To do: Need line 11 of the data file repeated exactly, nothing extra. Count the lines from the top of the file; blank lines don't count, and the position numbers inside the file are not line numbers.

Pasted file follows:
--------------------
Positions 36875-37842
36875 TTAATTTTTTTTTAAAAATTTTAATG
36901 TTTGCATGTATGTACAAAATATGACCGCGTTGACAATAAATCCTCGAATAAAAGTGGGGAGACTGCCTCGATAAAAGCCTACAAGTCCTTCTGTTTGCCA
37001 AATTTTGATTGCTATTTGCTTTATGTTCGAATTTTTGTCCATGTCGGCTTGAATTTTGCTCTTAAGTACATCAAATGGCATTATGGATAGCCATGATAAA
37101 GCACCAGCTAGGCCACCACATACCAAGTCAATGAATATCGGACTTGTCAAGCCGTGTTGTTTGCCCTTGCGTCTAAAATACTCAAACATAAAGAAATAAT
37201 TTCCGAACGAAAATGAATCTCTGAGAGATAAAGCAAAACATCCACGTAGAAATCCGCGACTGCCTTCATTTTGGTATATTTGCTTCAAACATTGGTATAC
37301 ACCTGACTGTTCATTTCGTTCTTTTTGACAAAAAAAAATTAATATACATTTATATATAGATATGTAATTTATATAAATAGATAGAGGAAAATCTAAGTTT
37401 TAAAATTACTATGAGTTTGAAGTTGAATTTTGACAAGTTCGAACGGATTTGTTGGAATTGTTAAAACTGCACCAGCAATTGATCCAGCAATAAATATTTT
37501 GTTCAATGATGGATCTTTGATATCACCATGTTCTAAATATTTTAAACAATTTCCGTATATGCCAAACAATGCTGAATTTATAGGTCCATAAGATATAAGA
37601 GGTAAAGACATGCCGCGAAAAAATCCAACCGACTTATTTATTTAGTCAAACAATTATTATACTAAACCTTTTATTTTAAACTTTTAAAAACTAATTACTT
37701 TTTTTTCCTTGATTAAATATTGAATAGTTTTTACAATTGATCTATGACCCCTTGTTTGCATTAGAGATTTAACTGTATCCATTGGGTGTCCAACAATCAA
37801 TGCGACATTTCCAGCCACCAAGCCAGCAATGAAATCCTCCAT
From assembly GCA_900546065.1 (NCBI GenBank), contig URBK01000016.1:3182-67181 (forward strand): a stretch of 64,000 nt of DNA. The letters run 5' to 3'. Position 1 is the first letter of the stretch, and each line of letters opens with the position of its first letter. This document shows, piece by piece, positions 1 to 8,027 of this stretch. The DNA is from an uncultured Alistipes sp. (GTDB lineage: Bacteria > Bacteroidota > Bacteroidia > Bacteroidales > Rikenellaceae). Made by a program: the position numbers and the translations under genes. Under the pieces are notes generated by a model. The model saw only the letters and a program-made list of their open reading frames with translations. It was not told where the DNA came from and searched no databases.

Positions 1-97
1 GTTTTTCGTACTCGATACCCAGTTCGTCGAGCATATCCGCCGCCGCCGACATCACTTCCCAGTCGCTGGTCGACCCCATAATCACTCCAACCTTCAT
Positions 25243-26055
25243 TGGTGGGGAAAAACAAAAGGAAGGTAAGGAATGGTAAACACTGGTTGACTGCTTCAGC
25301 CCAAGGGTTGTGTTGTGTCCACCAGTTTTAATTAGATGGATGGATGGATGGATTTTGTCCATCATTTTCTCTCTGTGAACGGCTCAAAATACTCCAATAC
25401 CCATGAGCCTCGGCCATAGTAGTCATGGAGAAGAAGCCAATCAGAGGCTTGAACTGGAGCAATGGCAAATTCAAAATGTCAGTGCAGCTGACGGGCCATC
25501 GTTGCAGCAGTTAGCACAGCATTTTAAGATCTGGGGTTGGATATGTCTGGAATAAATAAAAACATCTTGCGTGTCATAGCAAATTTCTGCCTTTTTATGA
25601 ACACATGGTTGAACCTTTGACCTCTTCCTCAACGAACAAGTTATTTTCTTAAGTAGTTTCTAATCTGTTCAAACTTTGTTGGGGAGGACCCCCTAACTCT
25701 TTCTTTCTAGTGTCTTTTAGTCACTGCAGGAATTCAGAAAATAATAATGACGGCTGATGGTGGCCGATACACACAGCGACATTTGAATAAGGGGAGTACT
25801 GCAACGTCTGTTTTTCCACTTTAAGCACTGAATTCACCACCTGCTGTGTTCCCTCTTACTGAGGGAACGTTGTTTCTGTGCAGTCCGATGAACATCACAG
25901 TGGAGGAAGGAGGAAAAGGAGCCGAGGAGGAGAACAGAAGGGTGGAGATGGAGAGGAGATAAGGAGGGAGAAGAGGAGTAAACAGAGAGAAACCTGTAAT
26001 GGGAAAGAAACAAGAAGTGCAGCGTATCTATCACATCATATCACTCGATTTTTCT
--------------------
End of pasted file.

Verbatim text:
37701 TTTTTTCCTTGATTAAATATTGAATAGTTTTTACAATTGATCTATGACCCCTTGTTTGCATTAGAGATTTAACTGTATCCATTGGGTGTCCAACAATCAA